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John Kasich – Can he attract the independents?

July 27, 2015

The Ohio governor finally announced his official bid for the nation’s highest office on July 21, with less than three weeks to go before the first debate.

Some say that he waited too long, given all the oxygen being sucked up by Donald Trump. On the other hand that could be a positive. With only one clearly popular candidate at present, the remaining candidates don’t have to poll in double figures to assure a place on the stage in Cleveland.

Governor Kasich’s problem is the same as a number of other candidates…name recognition.

In the Hollywood atmosphere of early campaigning, where box office stats count for more than substance, Governor Kasich almost needs to find that one magic moment where something he says will go so viral that the country will notice him. And he needs to do that without alienating the midrange of the country.

On the face of it, Kasich has something for almost everyone in the undecided column to like, whether they lean Republican or Democrat.

He wants to tackle illegal immigration and border security, but he isn’t proposing that we treat people already here as the enemy.

He has made more than a nod to the pro-life voters by enacting some of the tougher laws on abortion clinics, but has not enacted an outright ban. Indeed, when it comes to some issues, particularly those addressing poverty, he sounds more like a leftie than a rightie.

That ticks off the far right wing of the GOP, but it aligns well with the average real-world voter.

Most of us are not ideologues.

Many people who are staunchly anti-abortion are in full agreement with the need for contraception, believing that if there is no baby created, the need for abortions would be substantially reduced or even eliminated, except for medical reasons.

Folks that support supplemental feeding programs and free school lunches understand that at some point the nation must break the generational cycle of government dependency.

Real people understand that even if immigrants came illegally (or at best, with the tacit approval and encouragement of the current administration) most of them just want a chance at a better life. Statistically, they are not all rapists and murderers, and most of us are willing to give them that shot at success as long as they play by the rules.

Even if they have to whisper it behind their hands and never hint at their real feelings online, most of the voting public has a lot more in common with Kasich’s self-styled “compassionate conservatism”  than they dare to admit.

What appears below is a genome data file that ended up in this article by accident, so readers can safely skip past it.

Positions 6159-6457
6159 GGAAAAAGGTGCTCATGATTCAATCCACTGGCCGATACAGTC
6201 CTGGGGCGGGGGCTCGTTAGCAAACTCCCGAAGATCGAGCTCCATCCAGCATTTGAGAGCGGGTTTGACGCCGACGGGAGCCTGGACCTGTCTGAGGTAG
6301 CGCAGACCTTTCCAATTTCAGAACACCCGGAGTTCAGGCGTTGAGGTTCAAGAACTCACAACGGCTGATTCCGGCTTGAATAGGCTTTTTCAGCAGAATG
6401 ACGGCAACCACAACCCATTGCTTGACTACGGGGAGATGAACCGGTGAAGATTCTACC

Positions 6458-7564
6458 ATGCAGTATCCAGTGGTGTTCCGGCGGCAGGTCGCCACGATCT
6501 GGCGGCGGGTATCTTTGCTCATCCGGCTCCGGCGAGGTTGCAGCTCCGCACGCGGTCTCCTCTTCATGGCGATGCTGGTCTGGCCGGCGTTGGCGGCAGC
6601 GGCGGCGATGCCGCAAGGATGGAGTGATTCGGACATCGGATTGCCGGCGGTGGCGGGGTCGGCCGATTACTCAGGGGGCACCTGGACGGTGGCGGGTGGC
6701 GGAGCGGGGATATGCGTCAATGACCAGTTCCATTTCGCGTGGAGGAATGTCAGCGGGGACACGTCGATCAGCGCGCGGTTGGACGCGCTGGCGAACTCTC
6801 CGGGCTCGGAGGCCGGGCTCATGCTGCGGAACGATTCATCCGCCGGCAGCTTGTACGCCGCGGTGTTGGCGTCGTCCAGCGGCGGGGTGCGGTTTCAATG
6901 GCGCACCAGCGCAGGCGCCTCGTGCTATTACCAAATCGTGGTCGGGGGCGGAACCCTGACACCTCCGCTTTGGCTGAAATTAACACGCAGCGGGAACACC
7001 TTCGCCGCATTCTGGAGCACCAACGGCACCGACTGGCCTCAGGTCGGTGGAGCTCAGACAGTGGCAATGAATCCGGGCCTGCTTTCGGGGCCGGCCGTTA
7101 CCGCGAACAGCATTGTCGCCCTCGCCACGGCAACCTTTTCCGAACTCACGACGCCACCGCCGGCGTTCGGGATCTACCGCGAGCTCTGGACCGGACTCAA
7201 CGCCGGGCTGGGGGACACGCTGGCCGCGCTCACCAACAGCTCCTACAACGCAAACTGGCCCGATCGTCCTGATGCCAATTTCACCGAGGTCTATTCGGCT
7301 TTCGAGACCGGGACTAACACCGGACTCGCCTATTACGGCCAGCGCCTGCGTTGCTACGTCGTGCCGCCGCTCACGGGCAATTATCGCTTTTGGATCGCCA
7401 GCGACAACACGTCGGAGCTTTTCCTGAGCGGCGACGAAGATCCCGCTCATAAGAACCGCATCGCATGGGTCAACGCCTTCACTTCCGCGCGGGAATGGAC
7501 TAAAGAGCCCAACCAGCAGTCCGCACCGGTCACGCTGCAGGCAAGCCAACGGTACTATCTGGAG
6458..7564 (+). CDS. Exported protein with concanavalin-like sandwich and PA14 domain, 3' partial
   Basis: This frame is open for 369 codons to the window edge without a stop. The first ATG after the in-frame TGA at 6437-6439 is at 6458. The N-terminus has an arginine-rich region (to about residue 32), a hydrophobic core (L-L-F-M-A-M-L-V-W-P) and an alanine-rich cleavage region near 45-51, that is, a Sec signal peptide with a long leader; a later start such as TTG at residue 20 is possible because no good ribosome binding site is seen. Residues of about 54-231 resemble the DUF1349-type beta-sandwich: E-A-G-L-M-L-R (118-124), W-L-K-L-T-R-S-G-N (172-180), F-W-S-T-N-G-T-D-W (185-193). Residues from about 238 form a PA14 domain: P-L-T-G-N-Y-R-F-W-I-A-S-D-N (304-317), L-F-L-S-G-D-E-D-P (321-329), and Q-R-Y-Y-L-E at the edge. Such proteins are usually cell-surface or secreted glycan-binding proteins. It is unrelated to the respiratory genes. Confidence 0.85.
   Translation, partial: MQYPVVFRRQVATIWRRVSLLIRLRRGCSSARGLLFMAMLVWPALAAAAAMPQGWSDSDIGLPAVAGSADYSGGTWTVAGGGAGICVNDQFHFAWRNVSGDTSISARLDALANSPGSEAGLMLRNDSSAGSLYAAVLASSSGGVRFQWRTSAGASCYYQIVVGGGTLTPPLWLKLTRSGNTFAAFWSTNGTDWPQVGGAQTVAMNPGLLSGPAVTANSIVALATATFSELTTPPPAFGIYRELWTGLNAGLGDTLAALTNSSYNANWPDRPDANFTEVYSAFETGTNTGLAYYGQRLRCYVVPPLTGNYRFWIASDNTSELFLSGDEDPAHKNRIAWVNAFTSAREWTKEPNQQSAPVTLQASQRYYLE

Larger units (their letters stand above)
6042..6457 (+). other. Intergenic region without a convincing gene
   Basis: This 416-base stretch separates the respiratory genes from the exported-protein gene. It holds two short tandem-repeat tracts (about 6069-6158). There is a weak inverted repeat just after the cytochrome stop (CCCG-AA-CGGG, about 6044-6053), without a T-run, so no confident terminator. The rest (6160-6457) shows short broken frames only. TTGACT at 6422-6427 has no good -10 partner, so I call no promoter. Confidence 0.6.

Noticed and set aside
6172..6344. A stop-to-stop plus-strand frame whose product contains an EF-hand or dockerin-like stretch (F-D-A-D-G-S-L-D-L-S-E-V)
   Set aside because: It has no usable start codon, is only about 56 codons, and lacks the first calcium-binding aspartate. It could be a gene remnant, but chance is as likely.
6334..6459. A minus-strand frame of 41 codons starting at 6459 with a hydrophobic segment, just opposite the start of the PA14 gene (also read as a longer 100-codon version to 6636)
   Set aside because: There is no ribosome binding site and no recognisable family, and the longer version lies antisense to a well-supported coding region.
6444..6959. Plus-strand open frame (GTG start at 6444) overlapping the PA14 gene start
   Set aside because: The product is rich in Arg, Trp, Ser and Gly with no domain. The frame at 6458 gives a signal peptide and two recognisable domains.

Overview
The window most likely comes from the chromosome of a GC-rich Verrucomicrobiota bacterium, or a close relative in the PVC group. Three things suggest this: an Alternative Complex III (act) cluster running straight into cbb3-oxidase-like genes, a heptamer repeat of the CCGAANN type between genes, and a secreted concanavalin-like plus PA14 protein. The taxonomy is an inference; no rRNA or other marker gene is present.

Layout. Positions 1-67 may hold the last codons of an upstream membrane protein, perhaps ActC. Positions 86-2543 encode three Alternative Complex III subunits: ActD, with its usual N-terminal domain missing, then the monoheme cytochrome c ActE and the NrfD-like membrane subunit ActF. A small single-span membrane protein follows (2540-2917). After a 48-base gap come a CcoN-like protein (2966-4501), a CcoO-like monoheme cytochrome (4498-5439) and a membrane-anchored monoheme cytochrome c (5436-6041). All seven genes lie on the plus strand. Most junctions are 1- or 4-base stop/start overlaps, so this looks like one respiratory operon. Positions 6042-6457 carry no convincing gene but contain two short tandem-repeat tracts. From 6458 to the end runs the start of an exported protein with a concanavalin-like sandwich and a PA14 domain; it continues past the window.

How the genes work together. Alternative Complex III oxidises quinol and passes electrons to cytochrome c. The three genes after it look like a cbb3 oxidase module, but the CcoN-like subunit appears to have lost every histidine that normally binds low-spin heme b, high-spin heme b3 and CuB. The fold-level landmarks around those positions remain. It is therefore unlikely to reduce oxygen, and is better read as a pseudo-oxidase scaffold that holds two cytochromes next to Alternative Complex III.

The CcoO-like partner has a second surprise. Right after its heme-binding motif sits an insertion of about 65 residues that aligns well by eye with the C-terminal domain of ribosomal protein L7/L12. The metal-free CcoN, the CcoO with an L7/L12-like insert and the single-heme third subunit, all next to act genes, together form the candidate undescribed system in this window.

In adopting that label, Governor Kasich puts himself squarely in competition with Jeb Bush.

While Bush often comes off as detached and aloof and very much under the thumb of the RNC, Kasich seems to be able to project more energy and honesty.

In fact the biggest knock against him so far from the right is that he is sort of a loose cannon or a bit of a maverick, meaning that the party headquarters doesn’t completely control him.

Many voters would not view that as a negative.

As far as credentials go, Kasich’s are about as impeccable as they get. Unlike Bush, he is a sitting governor. Unlike Hillary Clinton, when he talks about being raised and living in the middle class, he can actually prove it. Like Scott Walker, he has run and won in a state that leans heavily left. Unlike Walker, his state is actually better off than it was when he took office, having gone from a huge budget deficit to a surplus. In between his political jobs he actually worked for a paycheck.

And lest we forget, the last time the Federal budget balanced was while Kasich was a ranking member of the U.S. Congress, and the decidedly fiscally conservative chairman of the House Budget Committee. His views on creating a national balanced budget amendment are not something he just invented for this campaign.

Like Trump he can be blunt and even abrasive, but he does it with study behind the words. If he doesn’t have a firm position on something, he isn’t afraid to say so.

All that sounds as close to the candidate that can pull from the middle of both parties as Republicans could wish for at this point in the race.

The question is, can he tell the nation his story fast enough and loudly enough to be competitive?  Time will tell.

From → op-ed

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